8 1 4140 23544 36403 39812 40285 40319 40320
9 1 21147 176850 310851 354391 362057 362836 362879 362880

Special cases: A179455(n, 2) = BellNumber(n) = A000110(n) for n > 1; A179455(n, n-1) = A033312(n) for n > 1.

A179456, Permutation trees of power n and  height at most n-k. (Partial row sums of A179454 starting from the diagonal.)

n\k 1 2 3 4 5 6 7 8 9
1 1
2 2 1
3 6 5 1
4 24 23 9 1
5 120 119 68 14 1
6 720 719 517 152 20 1
7 5040 5039 4163 1581 292 27 1
8 40320 40319 36180 16776 3917 508 35 1
9 362880 362879 341733 186030 52029 8489 823 44 1

A special case: A179456(n, n-1) = A000096(n).

A179457, Permutation trees of power n and width does not exceed k. (Partial row sums of A008292.)

n\k 1 2 3 4 5 6 7 8 9
1 1
2 1 2
3 1 5 6
4 1 12 23 24
5 1 27 93 119 120
6 1 58 360 662 719 720
7 1 121 1312 3728 4919 5039 5040
8 1 248 4541 20160 35779 40072 40319 40320
9 1 503 15111 103345 259535 347769 362377 362879 362880

A special case: A179457(n, 2) = A000325(n) for n > 1 (Grassmannian permutations).

Given a permutation, how to construct the associated rooted tree? Maple version. An example use is:

```tree2parent := proc(tree,n)
local j, k, parent, branch;
parent := array(1..n);
for j from 1 to nops(tree) do
branch := tree[j];
for k from 2 to nops(branch) do
parent[branch[k]] := branch[k-1];
od;
od:
convert(parent, list) end:

ListPermTrees := proc(n) local i,f,P2P;
f := combinat[permute](n);
for i from 1 to nops(f) do
perm2tree(f[i]);
P2P := tree2parent(%, nops(f[i])):
lprint(f[i],"->",P2P);
od end:

ListPermTrees(4);
```

Given a rooted tree, how to construct the associated permutation?

We assume the tree given by the list of its branches, this means as the list of all the chains starting at the root of the tree and ending at a leaf. An example use is:

```RevListPermTrees := proc(n)
local i, f, P2T, T2P;
f := combinat[permute](n);
for i from 1 to nops(f) do
P2T := perm2tree(f[i]):
T2P := tree2perm(P2T);
lprint(P2T,"->",T2P);
od end:

RevListPermTrees(4);
```

Flattening the tree: the caterpillar notation The image of the black-red caterpillar was made by Jill Chen from Taipei, Taiwan. It was down loaded from commons.wikimedia.org and is licensed under the Creative Commons Attribution 2.0 Generic license.

The caterpillar traverses the periphery of the tree starting at the right hand side of the root and records a node whenever he passes the node's right edge.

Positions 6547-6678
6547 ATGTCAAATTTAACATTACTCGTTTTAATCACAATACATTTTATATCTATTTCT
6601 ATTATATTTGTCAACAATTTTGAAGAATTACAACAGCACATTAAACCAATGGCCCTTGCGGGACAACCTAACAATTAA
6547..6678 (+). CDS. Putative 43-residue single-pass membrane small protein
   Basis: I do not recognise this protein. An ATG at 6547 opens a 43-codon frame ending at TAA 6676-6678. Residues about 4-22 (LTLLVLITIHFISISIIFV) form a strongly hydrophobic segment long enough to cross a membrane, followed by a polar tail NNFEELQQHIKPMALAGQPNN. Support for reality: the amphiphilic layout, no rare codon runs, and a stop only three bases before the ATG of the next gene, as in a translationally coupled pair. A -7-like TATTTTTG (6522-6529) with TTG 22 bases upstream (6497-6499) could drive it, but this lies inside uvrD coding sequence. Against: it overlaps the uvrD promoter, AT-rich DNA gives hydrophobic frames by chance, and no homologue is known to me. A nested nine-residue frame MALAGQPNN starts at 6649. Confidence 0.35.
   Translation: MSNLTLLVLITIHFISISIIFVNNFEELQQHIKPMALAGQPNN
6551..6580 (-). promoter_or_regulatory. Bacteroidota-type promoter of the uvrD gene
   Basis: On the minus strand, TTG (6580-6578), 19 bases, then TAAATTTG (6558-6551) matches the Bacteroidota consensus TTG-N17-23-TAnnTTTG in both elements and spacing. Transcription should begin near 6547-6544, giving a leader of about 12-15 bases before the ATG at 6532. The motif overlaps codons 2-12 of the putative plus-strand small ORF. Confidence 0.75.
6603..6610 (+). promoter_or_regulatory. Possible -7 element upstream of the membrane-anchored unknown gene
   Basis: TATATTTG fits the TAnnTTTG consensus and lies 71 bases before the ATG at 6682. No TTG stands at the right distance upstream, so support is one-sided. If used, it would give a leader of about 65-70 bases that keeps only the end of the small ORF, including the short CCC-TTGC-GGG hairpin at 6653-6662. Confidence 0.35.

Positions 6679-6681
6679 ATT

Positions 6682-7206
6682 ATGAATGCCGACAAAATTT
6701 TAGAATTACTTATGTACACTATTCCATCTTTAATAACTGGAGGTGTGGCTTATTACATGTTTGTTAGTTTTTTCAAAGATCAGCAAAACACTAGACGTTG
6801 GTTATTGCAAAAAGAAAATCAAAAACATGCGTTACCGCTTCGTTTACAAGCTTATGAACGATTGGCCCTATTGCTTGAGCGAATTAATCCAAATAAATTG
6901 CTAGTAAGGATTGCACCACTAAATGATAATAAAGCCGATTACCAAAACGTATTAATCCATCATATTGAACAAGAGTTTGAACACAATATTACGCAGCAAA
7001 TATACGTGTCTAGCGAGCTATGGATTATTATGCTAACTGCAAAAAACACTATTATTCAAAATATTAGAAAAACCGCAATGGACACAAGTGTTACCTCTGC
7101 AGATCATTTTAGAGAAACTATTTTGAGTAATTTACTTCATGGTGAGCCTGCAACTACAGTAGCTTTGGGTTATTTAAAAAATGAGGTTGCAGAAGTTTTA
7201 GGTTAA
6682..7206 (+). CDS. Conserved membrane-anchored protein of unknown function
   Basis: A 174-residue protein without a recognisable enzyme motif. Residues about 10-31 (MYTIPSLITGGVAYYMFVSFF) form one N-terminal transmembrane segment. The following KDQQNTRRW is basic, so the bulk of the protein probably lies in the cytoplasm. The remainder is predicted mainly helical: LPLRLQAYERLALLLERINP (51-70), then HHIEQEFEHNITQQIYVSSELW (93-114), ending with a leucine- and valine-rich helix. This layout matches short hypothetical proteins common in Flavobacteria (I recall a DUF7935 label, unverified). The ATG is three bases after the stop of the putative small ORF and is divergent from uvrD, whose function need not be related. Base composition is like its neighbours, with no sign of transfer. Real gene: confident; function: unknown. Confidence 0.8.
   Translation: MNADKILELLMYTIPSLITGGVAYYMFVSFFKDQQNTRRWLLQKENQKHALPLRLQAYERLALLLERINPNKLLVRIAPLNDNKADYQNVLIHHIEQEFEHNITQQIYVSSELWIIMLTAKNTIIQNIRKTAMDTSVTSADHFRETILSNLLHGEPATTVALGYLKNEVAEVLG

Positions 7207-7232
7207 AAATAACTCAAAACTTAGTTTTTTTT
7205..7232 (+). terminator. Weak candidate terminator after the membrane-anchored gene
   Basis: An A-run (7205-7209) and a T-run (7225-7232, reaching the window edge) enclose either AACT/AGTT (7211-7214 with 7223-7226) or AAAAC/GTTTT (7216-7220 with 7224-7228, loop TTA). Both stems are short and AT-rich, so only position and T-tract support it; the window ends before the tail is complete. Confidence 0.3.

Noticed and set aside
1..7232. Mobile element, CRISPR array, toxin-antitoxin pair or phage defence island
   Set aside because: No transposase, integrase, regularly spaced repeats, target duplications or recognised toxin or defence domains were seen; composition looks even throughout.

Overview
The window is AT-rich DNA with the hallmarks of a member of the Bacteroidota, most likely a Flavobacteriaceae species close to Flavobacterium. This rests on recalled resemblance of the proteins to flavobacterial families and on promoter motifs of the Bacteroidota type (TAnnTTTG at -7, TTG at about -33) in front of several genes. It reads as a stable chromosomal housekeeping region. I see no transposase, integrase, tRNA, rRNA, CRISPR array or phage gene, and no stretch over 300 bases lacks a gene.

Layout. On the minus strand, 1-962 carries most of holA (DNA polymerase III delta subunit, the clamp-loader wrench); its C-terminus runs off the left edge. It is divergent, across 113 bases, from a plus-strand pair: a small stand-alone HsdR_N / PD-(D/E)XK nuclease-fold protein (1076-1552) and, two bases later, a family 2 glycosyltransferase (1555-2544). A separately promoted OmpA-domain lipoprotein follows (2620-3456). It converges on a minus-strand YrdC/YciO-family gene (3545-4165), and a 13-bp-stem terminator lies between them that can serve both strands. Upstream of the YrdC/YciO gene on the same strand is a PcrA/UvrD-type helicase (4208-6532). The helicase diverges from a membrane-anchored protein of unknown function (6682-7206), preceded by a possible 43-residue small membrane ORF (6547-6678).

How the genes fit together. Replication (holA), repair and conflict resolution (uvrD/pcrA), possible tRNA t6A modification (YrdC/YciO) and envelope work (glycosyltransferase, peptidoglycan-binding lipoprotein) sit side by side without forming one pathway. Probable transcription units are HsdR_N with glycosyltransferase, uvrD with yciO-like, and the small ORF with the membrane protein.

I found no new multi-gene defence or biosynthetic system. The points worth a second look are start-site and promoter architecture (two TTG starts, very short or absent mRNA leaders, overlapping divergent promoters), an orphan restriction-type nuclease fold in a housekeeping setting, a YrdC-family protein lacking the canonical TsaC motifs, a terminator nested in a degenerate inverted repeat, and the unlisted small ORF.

The caterpillar notation is the usual one line notation of a permutation augmented by the symbol '^', inserted every time when the caterpillar is forced to climb up a level in the tree. Thus it is an one dimensional description of a permutation tree. The length of the caterpillar is twice the power of the tree.

 Permutations as caterpillars, n = 3 3^2^1^ 13^2^^ 3^12^^ 23^^1^ 2^13^^ 123^^^
 Permutations as caterpillars, n = 4 4^3^2^1^ 14^3^2^^ 4^13^2^^ 3^14^2^^ 4^3^12^^ 2^14^3^^ 4^2^13^^ 3^2^14^^ 24^3^^1^ 4^23^^1^ 34^^2^1^ 3^24^^1^ 34^^12^^ 23^^14^^ 24^^13^^ 124^3^^^ 13^24^^^ 4^123^^^ 14^23^^^ 2^134^^^ 3^124^^^ 134^^2^^ 234^^^1^ 1234^^^^

Segments of the caterpillar which consist entirely of numbers are called down runs and segments consisting entirely of '^'s are called up runs of the caterpillar. A run is either a up run or a down run. The number of runs and their lengths are characteristics of a permutation.

Summary: Three classifications of permutation trees.

Proposition 1. A permutation p has k down runs if and only if the permutation tree T(p) has width k.

Proposition 2. The length of the longest run of a permutation p is k if and only if the permutation tree T(p) has height k.

Proposition 1 is covered by the enumeration of permutations by the Eulerian numbers A008292 and proposition 2 by the enumeration of permutations by A179454.

The power of the caterpillar notation becomes even more obvious when we note that it immediately leads to a third classification. Just look at the tail of the caterpillar. Classifying the caterpillar by the length of the last up run gives the Stirling cycle numbers! (Definition as in CM, table 245, or DLMF, 26.13.3., ABS(A008275).) This third classification is equivalent to:

Proposition 3. Stirling cycle numbers classify permutation trees according to the length of the first (leftmost) branch.

This description is somewhat simpler then the standard definition using cycle arrangements.

The permutation trees with power 5